I stopped bashing CN because the agreement from people in the field that CN’s model is deeply flaw is very broad based. I’ve done my part by trying to explain this to donors. But I think that for any real change to occur, a strong alternative must be presented rather than just pointing out the flaws of the leading evaluator. That’s why I’m so interested in the potential of Google doing something in this area.

    I’m sorry you don’t feel that nonprofit bloggers have improved the discussion of nonprofit effectiveness.

  17. Erich Riesenberg says:

    Sean –

    In your Dec 20 post you wrote: My Charity Navigator bashing ends today. I told Trent that he has all of my support in his new job.

    Now you write: I stopped bashing CN because the agreement from people in the field that CN’s model is deeply flaw is very broad based.

    Why can’t you ever stick to an answer? Are you writing that on Dec 20, the same day Trent resigned, you realized your work was done, that the world had stepped back from the brink of caring whether a nonprofit paid its professional fundraiser 75% of donations?

    Your circular comments are a pathetic waste of time because no criticism you have ever made of Charity Navigator’s system are anything different from what Charity Navigator states on its own web site, such as here:

    Please don’t insult donors and everyone who has worked hard to bring accountability to the nonprofit sector by making such the broad, simple minded claim that there is general consensus that nonprofit expense ratios are of no value. In the past 60 days alone have been all over the map with your broad generalizations, as I have quoted numerous times.

    Also, please don’t feel sorry that I don’t think nonprofit bloggers have improved the discussion of the nonprofit industry. You should apologize to the many people who have come long before you and Holden and who will be here long after people get tired of reading your ramblings.

    Finally, it is great you are preparing a response to the controversy surrounding Holden and Givewell. Holden originally wrote about it Dec 31. You must be thinking very deeply about it. We await your findings!

    Joy in 20078!

  18. Philippe Bradley says:

    I had something typed out but in fact, I’ve just come across this, and it describes almost perfectly what I was advocating – much more eloquently, of course.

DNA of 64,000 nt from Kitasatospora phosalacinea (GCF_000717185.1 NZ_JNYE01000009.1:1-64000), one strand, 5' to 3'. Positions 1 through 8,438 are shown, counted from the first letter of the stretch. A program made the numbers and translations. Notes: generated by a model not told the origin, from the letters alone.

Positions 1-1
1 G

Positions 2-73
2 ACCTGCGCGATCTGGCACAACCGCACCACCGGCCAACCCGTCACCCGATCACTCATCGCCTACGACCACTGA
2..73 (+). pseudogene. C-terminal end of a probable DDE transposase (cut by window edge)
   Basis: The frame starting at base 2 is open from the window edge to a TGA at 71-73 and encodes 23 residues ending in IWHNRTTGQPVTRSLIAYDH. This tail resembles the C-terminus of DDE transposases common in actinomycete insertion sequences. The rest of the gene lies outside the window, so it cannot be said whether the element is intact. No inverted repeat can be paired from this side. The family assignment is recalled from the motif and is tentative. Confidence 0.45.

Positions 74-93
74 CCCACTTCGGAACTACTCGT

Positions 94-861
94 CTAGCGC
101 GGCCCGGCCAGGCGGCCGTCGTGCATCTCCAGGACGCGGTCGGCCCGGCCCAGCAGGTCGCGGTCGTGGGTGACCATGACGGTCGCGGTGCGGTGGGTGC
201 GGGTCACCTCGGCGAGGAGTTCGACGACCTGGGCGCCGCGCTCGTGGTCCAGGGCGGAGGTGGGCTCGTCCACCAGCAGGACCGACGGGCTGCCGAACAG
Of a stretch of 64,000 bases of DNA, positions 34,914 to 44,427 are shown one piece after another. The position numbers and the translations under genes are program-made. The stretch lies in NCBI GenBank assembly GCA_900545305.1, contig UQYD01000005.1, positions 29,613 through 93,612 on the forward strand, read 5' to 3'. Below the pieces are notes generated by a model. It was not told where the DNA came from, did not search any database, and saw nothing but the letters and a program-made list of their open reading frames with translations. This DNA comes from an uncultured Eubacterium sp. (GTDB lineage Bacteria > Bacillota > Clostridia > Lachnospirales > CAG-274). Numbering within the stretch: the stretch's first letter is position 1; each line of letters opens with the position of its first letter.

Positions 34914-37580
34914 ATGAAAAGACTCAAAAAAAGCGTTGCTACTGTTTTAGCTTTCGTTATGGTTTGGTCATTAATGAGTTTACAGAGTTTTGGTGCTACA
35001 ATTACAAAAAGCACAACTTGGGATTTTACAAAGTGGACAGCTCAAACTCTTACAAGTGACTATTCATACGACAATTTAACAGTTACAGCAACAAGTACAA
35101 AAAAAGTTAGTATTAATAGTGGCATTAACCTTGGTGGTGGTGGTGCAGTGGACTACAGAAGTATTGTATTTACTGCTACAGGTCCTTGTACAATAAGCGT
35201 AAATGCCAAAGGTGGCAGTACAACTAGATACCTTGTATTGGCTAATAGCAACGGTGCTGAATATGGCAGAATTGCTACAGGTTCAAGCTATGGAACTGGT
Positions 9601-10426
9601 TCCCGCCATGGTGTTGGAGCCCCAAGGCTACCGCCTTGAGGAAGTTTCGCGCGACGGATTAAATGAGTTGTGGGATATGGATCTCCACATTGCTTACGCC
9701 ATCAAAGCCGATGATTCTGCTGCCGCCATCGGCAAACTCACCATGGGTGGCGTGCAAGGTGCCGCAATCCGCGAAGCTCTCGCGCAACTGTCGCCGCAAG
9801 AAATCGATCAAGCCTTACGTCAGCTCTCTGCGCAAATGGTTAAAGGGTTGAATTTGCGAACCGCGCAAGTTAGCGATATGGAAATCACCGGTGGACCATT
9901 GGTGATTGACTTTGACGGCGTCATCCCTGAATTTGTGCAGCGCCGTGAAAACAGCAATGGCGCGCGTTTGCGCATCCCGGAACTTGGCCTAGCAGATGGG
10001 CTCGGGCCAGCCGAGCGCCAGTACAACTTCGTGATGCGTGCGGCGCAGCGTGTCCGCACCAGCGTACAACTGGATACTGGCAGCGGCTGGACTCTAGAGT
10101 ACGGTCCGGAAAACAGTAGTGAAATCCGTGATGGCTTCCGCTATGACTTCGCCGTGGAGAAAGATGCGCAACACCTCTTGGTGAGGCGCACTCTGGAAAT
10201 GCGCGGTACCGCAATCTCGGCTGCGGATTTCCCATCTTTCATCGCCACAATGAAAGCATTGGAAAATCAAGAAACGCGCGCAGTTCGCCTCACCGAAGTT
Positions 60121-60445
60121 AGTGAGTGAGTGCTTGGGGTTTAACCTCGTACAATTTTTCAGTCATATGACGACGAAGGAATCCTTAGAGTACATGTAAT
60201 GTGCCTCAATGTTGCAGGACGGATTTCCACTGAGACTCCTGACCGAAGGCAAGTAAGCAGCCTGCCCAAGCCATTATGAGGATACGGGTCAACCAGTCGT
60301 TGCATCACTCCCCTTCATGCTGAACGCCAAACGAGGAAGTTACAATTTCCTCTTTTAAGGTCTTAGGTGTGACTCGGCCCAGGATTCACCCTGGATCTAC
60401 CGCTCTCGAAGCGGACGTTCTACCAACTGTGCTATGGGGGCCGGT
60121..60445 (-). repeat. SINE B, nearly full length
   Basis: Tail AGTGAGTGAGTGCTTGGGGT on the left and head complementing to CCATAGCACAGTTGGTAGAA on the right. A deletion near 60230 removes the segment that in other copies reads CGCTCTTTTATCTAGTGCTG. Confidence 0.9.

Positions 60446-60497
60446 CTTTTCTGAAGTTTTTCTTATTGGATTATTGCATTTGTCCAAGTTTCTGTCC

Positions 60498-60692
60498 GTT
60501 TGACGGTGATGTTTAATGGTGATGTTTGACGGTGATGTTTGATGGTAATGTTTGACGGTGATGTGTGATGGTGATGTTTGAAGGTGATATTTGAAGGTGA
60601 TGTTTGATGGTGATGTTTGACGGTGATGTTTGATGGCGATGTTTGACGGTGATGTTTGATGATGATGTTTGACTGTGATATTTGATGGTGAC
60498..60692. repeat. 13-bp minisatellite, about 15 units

THIS is what we need, and it’s not something (especially not Google Finance!) can do for us. Goofle Finance should stick to the 990 info (plus the forums, the links to news coverage and to blog posts)

    Perhaps, however, could seek to stimulate progress in this area by putting up a prize/challenge. Not that this area should need incentivisation – the drive to open up to potential donors, and build strong relationships based on trust and reputation, should already be a high priority for the philanthropic sector.

  19. Jeremy Gregg says:

    It is difficult to create such metrics across the board without heavy investment of funds, but the metrics that we use at Central Dallas Ministries to cultivate our donors is “social return on investment.” In other words, the cost savings to the community generated by our work.

    For example, we have determined that our health clinic saves nearby Baylor University Medical Center (BUMC)approximately $203 for every patient that we see (through decreased utilization of the emergency department). This sort of metric helps us to prove the worth of our clinic to BUMC.

    Similarly, we provide a program for housing the chroncially homeless that saves the community $4 for each $1 invested in our program (i.e. the city typically spends $40K per chronically homeless person living on the street, but our program costs around $10K per person).

    These metrics are fairly specific to our organization, and also to these particular programs. We do not have the capacity to determine comparable metrics for our after-school programs, law firm, employment training programs or food pantries. In general, all of these programs yield significant long-term benefits to society that outweigh the initial investment, but proving that requires a significant amount of funding in itself.